Gyotaku (gee-yo-tah-koo) is the Japanese art of fish printing. Thousands of years ago in Japan, it was a way for fisherman to record the exact size and species of the fish they had caught. Every fish has a story, so the fish prints mark those memories.
I don’t have a fish story, but I do have a story to share.
Fifteen years ago, I sat at the lunch counter at Island Pharmacy on Nantucket and met Pete Van Dingstee. He made THE best egg salad and curry chicken salad sandwiches I’ve ever had, and eventually gave me the recipes. Those who know me have had the curry chicken salad and asked for the recipe as well. Fast forward to December 2012, when I ran into Pete on Nantucket. I hadn’t seen him in years. This time our run-in was at his gallery on Old South Wharf called Pete’s Fresh Fish Prints. I learned that Pete hung up his apron and took on his passion as an artist. His kids have grown, and life continued on, along with his curry chicken salad recipe. I love his prints because they’re done in neutral colors — blacks and greys — and on heavily textured papers. I love the story because he has left his mark with me now twice.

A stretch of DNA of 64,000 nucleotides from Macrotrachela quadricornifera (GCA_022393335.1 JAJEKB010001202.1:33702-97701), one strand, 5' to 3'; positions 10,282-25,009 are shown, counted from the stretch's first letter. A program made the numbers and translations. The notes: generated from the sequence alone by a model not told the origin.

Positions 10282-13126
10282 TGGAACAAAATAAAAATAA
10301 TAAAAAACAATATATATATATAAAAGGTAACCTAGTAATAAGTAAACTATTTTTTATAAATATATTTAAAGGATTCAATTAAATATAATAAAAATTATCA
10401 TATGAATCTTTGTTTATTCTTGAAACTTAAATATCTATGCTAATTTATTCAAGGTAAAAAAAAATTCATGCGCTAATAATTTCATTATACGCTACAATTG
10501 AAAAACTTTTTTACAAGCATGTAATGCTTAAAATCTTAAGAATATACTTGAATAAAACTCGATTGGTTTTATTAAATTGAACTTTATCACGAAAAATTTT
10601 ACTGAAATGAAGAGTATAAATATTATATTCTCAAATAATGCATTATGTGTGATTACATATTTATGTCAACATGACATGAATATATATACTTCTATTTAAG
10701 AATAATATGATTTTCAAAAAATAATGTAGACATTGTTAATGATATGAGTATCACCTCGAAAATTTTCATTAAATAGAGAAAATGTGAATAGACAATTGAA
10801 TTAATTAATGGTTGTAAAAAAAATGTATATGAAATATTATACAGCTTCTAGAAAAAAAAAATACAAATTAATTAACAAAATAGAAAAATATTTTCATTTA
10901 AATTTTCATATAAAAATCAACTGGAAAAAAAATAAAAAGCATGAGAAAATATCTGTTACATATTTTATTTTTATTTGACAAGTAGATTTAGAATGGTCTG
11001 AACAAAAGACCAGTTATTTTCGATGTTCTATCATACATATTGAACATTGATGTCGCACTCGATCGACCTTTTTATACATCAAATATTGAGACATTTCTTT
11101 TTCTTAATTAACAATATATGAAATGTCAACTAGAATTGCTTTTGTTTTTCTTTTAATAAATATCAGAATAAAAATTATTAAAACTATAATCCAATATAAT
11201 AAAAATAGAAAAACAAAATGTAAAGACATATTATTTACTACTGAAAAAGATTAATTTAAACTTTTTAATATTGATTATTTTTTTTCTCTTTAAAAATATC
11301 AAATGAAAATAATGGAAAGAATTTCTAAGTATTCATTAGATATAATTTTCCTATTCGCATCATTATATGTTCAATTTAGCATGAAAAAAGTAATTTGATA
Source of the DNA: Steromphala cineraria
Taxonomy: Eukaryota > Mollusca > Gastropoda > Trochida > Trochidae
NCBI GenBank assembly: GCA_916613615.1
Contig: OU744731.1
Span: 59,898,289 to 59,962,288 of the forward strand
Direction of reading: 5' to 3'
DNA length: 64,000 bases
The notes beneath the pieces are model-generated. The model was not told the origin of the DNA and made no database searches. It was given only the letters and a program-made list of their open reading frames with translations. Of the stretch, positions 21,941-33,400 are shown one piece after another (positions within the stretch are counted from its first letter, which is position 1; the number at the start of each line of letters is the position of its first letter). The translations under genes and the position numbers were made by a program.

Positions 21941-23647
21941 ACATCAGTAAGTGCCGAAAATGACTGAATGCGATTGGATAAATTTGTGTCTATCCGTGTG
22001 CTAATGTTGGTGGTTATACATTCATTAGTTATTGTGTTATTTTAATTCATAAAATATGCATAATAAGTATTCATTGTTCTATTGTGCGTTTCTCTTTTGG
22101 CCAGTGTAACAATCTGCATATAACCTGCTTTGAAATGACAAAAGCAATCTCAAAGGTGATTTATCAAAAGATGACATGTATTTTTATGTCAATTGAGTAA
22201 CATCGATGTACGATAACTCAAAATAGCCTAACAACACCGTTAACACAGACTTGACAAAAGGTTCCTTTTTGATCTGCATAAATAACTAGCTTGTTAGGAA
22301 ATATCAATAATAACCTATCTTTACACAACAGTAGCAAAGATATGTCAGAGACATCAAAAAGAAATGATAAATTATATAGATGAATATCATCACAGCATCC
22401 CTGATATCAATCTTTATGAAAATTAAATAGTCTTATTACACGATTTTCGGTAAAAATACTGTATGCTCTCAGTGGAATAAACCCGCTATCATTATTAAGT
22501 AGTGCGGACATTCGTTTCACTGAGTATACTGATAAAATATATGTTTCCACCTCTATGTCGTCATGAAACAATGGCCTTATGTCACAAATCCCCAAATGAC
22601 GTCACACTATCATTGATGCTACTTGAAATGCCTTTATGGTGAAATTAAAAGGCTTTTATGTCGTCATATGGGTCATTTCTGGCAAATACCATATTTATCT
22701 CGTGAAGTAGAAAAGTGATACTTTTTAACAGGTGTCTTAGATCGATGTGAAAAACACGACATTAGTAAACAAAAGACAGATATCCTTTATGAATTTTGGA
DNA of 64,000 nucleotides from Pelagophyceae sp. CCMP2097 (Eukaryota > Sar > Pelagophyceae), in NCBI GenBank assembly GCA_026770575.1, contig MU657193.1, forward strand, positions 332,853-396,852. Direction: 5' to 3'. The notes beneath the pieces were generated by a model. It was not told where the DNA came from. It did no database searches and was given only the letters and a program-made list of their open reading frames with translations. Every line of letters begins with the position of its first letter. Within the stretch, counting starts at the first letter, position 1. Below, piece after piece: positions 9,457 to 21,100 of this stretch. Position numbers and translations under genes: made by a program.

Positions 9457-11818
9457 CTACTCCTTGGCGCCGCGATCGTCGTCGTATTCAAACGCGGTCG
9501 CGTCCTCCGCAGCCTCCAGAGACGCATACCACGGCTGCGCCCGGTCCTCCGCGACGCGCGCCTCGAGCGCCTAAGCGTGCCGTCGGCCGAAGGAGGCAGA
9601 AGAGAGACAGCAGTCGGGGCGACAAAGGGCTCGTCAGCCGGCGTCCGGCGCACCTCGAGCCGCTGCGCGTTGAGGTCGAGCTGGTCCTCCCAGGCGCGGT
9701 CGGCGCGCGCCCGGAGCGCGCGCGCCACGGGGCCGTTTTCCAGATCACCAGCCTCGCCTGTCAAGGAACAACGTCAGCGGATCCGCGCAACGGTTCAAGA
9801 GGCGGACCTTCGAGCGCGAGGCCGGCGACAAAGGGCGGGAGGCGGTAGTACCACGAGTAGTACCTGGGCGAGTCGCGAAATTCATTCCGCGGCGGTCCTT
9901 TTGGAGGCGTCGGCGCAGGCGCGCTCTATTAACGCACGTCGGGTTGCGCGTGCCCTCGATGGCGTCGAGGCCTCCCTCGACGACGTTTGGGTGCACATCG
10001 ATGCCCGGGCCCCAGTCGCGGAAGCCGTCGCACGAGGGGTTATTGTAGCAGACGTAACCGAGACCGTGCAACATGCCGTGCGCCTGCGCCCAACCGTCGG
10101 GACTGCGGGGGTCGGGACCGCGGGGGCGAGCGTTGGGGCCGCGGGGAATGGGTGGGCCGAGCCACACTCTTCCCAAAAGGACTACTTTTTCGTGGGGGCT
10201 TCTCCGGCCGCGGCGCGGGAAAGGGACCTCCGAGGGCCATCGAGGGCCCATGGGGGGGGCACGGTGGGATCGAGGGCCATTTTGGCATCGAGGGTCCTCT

Another Nantucket artist, Chris Bonelli, also does the print making with a more colorful and playful approach. One of my favorites, hangs in our kitchen — a striped bass, striped in red, white, and blue printed with stars. Other prints I love are by Nantucket Gyotaku many of which are whites on bold colored papers. Each print is one of a kind, original artwork, hand painted from real fish onto Japanese rice paper, canvas or linen — all, I’m sure, with a great story behind the catch.